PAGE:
probably exceed 300,000. They are seldom found in large numbers at any great distance from the sea, and usually congregate in the principal towns and commercial centres, such as Adrianople, Constantza, Varna and Philippopolis; there are also detached colonies at Melnik, Stanimaka, Kavakly, Niegush and elsewhere. The Greek inhabitants of the Peninsula and adjacent islands probably number 4,500,000. The remainder of the population is for the most part composed of Armenians, Jews and gipsies. The Armenians, like the Greeks, congregate in the principal centres of trade, especially at Constantinople; their numbers were greatly reduced by the massacres of 1896. The Jews are most numerous at Salonica where they form half the population. The gipsies are scattered widely throughout the Peninsula; they are found not only in wandering troops, as elsewhere in Europe, but in settlements or cantonments in the neighbourhood of towns and villages.
Religions.—Owing to the numerous conversions to Islam which followed the Turkish conquest, the Mahommedan population of the Peninsula is largely in excess of the purely Turkish element. More than half the Albanian nation and 35% of the inhabitants of Bosnia and Herzegovina adopted the creed of the conquering race. Among the Bulgars and Greeks the conversions were less numerous. The Bulgarian Mahommedans, or Pomaks, who inhabit the valleys of Rhodope and certain districts in northern Bulgaria, are numerically insignificant; the Greek followers of Islam are almost confined to Crete. The whole Moslem population of the Peninsula is about 3,300,000. The great bulk of the Christian population belongs to the Orthodox Church, of which the oecumenical patriarch at Constantinople is the nominal head, having precedence over all other ecclesiastical dignitaries. The Bulgarian, Servian, Montenegrin and Greek churches are, however, in reality autocephalous. The Bulgarian church enjoys an exceptional position, inasmuch as its spiritual chief, the exarch, who resides at Constantinople, controls the Bulgarian prelates in European Turkey as well as those in the kingdom of Bulgaria. On the other hand, the Greek prelates in Bulgaria are subject to the patriarch. Religious and political questions are intimately connected in eastern Europe. The heads of the various religious communities are the only representatives of the Christian population recognized by the Turkish government; they possess a seat in the local administrative councils and supervise the Christian schools. The efforts of the several branches of the Orthodox Church to obtain a separate organization in the Turkish dominions are to be attributed exclusively to political motives, as no difference of dogma divides them. The Serbo-Croats of Dalmatia, and Croatia-Slavonia, some of the Gheg tribes in Albania, about 21% of the Bosnians, a still smaller number of Bulgarians in the kingdom and in Macedonia and a few Greeks in the islands belong to the Roman Catholic Church. A certain number of Bulgars at Kukush in Macedonia and elsewhere form a “uniate” church, which accepts the authority and dogma of Rome, but preserves the Orthodox rite and discipline. The Armenians are divided between the Gregorian and Uniate-Armenian churches, each under a patriarch. The other Christian confessions are numerically inconsiderable. The Gagaüzi in Eastern Bulgaria, a Turanian and Turkish-speaking race, profess Christianity.
Languages.—Until comparatively recent times Turkish and Greek were the only languages systematically taught or officially recognized in the Balkan lands subject to Turkish rule. The first, the speech of the conquering race, was the official language; the second, owing to the intellectual and literary superiority of the Greeks, their educational zeal and the privileges acquired by their church, became the language of the upper classes among the Christians. The Slavonic masses, however, both Servian and Bulgarian, preserved their language, which saved these nationalities from extinction. The Servian dialect extending into regions which escaped the Turkish yoke, enjoyed certain advantages denied to the Bulgarian: in free Montenegro the first Slavonic printing-press was founded in 1493; at Ragusa, a century later, Servian literature attained a high degree of excellence. Bulgarian, for nearly four centuries, ceased to be a written language except in a few monasteries; a literary revival, which began about the middle of the 18th century, was the first symptom of returning national consciousness. The Servian, Bulgarian and Rumanian languages have borrowed largely from the Turkish in their vocabularies, but not in their structural forms, and have adopted many words from the Greek. Modern Greek has also a large number of Turkish words which are rejected in the artificial literary language. The revival of the various Balkan nationalities was in every case accompanied or preceded by a literary movement; in Servian literature, under the influence of Obradovich and Vuk Karajich, the popular idiom, notwithstanding the opposition of the priesthood, superseded the ecclesiastical Russian-Slavonic; in Bulgaria the eastern dialect, that of the Sredna Gora, prevailed. Among the Greeks, whose literature never suffered a complete eclipse, a similar effort to restore the classical tongue resulted in a kind of compromise; the conventional literary language, which is neither ancient nor modern, differs widely from the vernacular. Albanian, the only surviving remnant of the ancient Thraco-Illyrian speech, affords an interesting study to philologists. It undoubtedly belongs to the Indo-European family, but its earlier forms cannot, unfortunately, be ascertained owing to the absence of literary monuments. Certain remarkable analogies between Albanian and the other languages of the Peninsula, especially Bulgarian and Rumanian, have been supposed to point to the influence exercised by the primitive speech upon the idioms of the immigrant races.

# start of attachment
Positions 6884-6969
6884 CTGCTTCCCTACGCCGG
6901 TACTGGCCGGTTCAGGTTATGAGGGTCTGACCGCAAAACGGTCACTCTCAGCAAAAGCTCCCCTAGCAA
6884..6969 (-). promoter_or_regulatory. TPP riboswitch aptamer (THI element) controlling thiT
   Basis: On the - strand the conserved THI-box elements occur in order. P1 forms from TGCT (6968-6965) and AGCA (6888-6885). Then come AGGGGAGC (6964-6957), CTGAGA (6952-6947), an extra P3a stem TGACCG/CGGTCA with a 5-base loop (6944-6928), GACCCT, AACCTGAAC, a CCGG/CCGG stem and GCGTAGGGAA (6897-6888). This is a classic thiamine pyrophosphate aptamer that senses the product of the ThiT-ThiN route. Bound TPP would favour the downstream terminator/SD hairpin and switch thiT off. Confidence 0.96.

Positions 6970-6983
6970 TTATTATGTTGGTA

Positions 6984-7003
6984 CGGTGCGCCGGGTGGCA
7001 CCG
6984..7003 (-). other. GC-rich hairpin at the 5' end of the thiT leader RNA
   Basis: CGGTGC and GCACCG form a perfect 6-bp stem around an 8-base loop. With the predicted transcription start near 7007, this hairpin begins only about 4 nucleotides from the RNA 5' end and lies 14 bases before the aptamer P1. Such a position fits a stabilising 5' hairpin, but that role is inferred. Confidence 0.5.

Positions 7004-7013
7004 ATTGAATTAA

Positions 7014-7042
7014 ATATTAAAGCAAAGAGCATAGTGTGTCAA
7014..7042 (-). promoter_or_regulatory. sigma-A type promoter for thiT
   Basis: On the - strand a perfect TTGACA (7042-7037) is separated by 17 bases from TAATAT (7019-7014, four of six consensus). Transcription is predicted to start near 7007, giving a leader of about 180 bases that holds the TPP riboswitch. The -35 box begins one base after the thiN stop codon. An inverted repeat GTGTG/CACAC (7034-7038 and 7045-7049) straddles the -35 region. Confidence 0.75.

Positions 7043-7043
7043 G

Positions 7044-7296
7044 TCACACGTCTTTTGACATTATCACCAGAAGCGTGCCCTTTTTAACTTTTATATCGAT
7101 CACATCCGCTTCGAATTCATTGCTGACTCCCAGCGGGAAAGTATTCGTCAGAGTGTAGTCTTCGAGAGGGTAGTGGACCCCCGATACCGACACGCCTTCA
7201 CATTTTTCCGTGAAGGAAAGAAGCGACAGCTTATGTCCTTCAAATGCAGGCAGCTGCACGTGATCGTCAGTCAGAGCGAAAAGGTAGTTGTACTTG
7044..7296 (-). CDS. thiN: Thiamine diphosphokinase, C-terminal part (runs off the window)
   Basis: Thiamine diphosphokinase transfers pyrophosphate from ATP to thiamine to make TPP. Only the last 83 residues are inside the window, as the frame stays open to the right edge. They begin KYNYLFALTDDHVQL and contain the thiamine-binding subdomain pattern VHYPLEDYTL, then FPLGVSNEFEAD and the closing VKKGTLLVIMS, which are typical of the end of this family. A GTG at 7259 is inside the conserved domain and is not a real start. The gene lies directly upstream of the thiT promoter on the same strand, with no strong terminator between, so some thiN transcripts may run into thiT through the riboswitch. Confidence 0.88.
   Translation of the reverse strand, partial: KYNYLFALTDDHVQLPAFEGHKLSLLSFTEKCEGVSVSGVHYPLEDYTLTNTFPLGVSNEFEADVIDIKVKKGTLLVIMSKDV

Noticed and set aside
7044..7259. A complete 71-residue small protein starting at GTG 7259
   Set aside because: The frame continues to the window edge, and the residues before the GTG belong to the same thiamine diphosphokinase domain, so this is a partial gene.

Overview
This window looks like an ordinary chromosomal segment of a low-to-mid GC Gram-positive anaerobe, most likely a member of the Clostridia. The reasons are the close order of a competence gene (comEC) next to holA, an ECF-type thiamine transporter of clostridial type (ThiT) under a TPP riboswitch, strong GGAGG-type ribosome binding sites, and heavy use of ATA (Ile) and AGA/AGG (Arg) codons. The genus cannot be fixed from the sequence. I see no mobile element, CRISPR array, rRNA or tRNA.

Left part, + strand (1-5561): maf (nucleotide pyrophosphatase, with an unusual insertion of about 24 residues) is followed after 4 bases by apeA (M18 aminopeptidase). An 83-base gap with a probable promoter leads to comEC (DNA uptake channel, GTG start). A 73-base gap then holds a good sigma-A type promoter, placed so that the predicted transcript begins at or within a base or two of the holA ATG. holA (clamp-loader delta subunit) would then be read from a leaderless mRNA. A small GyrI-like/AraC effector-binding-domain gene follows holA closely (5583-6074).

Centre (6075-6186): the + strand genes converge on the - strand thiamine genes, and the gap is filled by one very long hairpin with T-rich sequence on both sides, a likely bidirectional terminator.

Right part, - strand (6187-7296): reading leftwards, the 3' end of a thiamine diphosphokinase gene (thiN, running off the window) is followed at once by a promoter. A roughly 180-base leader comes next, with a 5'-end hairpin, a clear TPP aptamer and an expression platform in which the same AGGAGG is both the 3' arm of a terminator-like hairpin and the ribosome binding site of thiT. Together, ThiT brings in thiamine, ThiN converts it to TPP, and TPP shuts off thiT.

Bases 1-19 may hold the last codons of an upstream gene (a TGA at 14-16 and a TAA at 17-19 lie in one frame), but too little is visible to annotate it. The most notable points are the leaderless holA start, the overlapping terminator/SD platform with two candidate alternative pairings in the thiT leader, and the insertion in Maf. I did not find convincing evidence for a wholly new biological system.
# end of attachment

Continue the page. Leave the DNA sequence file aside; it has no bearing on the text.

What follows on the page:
History.—The great Slavonic immigration, which changed the ethnographic face of the Peninsula, began in the 3rd century A.D. and continued at intervals throughout the following four centuries. At the beginning of this movement the Byzantine empire was in actual or nominal possession of all the regions south of the Danube; the greater part of the native Thraco-Illyrian population of the interior had been romanized and spoke Latin. The Thracians, the progenitors of the Vlachs, took refuge in the mountainous districts and for some centuries disappeared from history: originally an agricultural people, they became nomad shepherds. In Albania the aboriginal Illyrian element, which preserved its ancient language, maintained itself in the mountains and eventually forced back the immigrant race. The Greeks, who occupied the maritime and southern regions, were driven to the sea-coast, the islands and the fortified towns. Slavonic place-names, still existing in every portion of the Peninsula, bear witness to the multitude of the invaders and the permanency of their settlements. In the 6th century the Slavs penetrated to the Morea, where a Slavonic dialect was spoken down to the middle of the 15th century. In the 7th the Serbo-Croats invaded the north-western regions (Croatia, Servia, Bosnia, Herzegovina, Montenegro and northern Albania); they expelled or assimilated the Illyrian population, now represented in Dalmatia by the slavonized Morlachs or Mavro-Vlachs, and appropriated the old Roman colonies on the Adriatic coast. At the end of the 7th century the Bulgars, a Turanian race, crossed the Danube and subjected the Slavonic inhabitants of Moesia and Thrace, but were soon assimilated by the conquered population, which had already become partly civilized. Under their tsar Krum (802-815) the Bulgars invaded the districts of Adrianople and central Macedonia; under Simeon (893-927), who fixed his capital at Preslav, their empire extended from the Adriatic to the Black Sea. In 971 “the first Bulgarian empire” was overthrown by the emperor John Zimisces, but Bulgarian power was soon revived under the Shishman dynasty at Ochrida. In 1014 Tsar Samuel of Ochrida, who had conquered the greater part of the Peninsula, was defeated at Belasitza by the Greek emperor Basil II., and the “western Bulgarian empire” came to an end. In the 10th century the Vlachs reappear as an independent power in Southern Macedonia and the Pindus district, which were known as Great Walachia (Μεγάλη Βλαχία). The Serbs, who owing to the dissensions of their zhupans or chiefs, had hitherto failed to take a prominent part in the history of the Peninsula, attained unity under Stephen Nemanya (1169–1195), the founder of the Nemanyich dynasty. A new Bulgarian power, known as the “second” or “Bulgaro-Vlach empire,” was founded at Trnovo in 1186 under the brothers Ivan and Peter Asên, who led a revolt of Vlachs and Bulgars against the Greeks. In 1204 Constantinople was captured by the Latins of the Fourth Crusade, and Baldwin of Flanders was crowned emperor; the Venetians acquired several maritime towns and islands, and Frankish feudal dynasties were established in Salonica, Athens, Achaea and elsewhere. Greek rule, however, survived in the despotate of Epirus under princes of the imperial house of the Angeli. The Latin tenure of Constantinople lasted only 57 years; the imperial city was recaptured in 1261 by Michael VIII. Palaeologus, but most of the feudal Latin states continued to exist till the Turkish conquest; the Venetians retained their possessions for several centuries later and waged continual wars with the Turks. In 1230 Theodore of Epirus, who had conquered Albania, Great Walachia and Macedonia, was overthrown at Klokotnitza by Ivan Asên II., the greatest of Bulgarian monarchs (1218–1241), who defeated Baldwin at Adrianople and extended his sway over most of the Peninsula. The Bulgarian power declined after